What Is Suboxone? How it Works and Its Uses

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What Is Suboxone?

Suboxone is a prescription medication designed for Medication Assisted Treatment of Opioid Use Disorder. It effectively decreases withdrawal symptoms, along with cravings.

Suboxone can be prescribed by health professionals to people dependent on opioids such as heroine, fentanyl, and methadone.

What Is Suboxone?

Suboxone is a medication used to treat Opioid Use Disorder.

It is used in conjunction with psychotherapy and other interventions to help treat opioid addictions. These addictions may include heroine, oxycodone, and codeine dependencies.

Suboxone is taken once daily in a tablet or film form to help manage withdrawals associated with Opioid Use Disorder. It is made with two active ingredients: buprenorphine and naloxone.

The History of Suboxone

Opioid addictions are sadly rampant in the US. Currently, 3 million Americans are suffering from opioid addictions. This is thought to be influenced by over-prescribing of opioids in the 1990s.

This has resulted in a push to find effective treatments for opioid dependencies.

Suboxone’s forefather was originally developed in 1966 under the name Subutex. The aim was to create a medication to relieve pain that was not addictive.

Although Subutex was still useful for treatment of addictions, it remained addictive itself. This posed a risk of potential abuse of the medication that was actually used to treat other, stronger addictions.

In 1995, the National Institute on Drug Abuse combined the active ingredient of Subutex buprenorphine with Naloxone. This significantly decreased the addictive properties of buprenorphine alone and marked the creation of Suboxone.

Suboxone is currently used to treat opioid addictions, and effectively helps people to reduce their opioid dependence and decrease the likelihood of opioid overdoses.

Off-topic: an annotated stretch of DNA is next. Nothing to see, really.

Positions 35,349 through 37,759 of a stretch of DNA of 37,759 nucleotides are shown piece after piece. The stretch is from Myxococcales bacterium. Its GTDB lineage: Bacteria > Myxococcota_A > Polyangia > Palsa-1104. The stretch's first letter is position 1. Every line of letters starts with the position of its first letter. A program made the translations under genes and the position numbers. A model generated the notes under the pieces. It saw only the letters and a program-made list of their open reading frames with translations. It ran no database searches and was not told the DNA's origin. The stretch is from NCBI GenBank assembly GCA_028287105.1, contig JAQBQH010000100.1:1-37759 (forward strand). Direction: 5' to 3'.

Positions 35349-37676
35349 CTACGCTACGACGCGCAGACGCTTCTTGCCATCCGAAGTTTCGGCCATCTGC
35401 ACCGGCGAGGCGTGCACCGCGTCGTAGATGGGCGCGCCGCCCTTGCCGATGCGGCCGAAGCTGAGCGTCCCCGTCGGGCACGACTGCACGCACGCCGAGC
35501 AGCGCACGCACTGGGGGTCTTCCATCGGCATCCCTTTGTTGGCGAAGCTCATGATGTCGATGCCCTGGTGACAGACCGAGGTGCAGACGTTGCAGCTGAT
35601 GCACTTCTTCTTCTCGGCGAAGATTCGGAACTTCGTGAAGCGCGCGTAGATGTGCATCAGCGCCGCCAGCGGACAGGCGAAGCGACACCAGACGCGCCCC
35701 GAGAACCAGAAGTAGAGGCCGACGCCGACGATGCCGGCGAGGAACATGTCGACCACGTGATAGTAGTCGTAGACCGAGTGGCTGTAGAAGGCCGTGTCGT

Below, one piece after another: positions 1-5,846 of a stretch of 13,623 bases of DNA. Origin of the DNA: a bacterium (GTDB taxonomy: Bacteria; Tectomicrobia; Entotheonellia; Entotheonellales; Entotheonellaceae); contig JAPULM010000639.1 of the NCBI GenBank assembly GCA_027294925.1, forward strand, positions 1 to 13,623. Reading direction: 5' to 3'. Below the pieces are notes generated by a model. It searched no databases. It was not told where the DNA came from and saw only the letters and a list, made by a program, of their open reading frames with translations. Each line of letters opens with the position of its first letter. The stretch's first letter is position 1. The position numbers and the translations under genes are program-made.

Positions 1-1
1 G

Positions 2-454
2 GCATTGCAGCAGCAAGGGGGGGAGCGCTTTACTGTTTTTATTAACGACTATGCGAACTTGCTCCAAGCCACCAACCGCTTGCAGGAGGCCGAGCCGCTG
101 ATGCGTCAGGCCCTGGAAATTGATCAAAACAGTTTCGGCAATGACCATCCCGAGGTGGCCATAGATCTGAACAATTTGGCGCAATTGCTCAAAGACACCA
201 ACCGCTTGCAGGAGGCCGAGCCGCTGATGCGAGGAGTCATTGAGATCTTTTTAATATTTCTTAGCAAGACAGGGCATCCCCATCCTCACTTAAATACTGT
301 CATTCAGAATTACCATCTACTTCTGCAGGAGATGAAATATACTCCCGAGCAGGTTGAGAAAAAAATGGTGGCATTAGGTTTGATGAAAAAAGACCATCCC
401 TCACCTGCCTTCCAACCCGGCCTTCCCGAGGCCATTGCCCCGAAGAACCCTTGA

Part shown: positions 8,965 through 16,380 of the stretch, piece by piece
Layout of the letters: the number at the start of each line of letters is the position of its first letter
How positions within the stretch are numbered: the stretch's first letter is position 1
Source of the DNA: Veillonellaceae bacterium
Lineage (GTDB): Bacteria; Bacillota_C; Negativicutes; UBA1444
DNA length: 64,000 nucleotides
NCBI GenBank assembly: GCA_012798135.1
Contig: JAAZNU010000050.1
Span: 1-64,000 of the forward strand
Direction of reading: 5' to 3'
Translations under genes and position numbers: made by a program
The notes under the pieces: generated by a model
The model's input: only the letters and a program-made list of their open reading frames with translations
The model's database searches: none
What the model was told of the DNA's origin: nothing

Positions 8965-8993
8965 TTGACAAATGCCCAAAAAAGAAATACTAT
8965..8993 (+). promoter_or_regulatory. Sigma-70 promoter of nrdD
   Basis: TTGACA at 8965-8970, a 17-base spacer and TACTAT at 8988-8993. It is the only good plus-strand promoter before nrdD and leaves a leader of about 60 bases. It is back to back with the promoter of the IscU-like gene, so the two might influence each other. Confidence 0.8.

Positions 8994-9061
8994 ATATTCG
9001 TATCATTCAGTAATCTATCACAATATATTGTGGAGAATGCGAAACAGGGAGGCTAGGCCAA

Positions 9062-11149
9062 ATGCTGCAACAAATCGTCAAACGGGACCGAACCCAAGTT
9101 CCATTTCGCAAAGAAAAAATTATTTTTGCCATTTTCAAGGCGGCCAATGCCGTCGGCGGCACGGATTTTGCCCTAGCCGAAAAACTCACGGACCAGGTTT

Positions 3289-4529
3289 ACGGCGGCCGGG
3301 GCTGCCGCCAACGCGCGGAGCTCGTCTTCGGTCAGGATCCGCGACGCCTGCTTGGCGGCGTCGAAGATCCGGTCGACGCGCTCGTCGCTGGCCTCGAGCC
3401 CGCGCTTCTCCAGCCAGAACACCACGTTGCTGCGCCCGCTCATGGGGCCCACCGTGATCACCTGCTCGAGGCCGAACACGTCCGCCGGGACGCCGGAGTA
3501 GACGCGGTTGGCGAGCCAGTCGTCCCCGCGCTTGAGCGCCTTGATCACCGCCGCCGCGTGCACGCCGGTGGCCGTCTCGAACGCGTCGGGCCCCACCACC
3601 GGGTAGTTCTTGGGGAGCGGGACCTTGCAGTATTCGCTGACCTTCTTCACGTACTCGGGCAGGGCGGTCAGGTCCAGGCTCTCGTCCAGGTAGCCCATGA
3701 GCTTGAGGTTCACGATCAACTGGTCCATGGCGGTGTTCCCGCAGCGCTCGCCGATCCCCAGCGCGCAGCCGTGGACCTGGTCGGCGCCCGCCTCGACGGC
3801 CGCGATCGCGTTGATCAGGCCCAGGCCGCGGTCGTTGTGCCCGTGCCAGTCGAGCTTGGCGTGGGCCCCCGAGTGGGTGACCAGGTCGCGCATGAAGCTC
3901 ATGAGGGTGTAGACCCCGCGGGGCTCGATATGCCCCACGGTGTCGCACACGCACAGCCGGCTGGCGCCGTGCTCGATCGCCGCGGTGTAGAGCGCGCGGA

The Composition of Suboxone

Suboxone is composed of two main ingredients: buprenorphine and naloxone. These two ingredients work together to effectively treat opioid addictions.

Buprenorphine is a partial opioid agonist. This means that it binds to the same receptors that other opioids do to help decrease pain.

It is FDA-approved for the management of acute pain, chronic pain, and opioid dependence. Since it weakly binds to the same place that other stronger opioids bind to, it helps to decrease cravings and withdrawal symptoms.

However, due to the fact that it binds to the same places that other opioid agonists such as heroin does, it has potential to create dependency when used alone.

Naloxone works in the opposite way that buprenorphine does as an opioid antagonist. Naloxone blocks the receptors that opioids work on, stopping their effects. It can therefore be used to treat opioid overdoses.

It also discourages people from injecting or otherwise abusing high levels of buprenorphine because it blocks its effects at high doses.

How Suboxone Works

Suboxone helps to treat opioid addictions by mimicking the effects of opioids such as heroin and oxycodone. As discussed above, it contains two ingredients: buprenorphine and naloxone.

Reduces withdrawal and cravings

Buprenorphine weakly binds to the same place that other opioids do. This decreases the effects of opioid drug withdrawal and cravings. It also helps to treat acute and chronic pain, which may be driving someone’s opioid addiction.

This allows people to decrease their opioid use and helps them during their recovery phase.

Minimizes risk

Because buprenorphine binds to the same receptors that stronger opioids do, there is potential that people will start abusing the medication by taking high doses. To combat this, naloxone blocks some of those opioid receptors.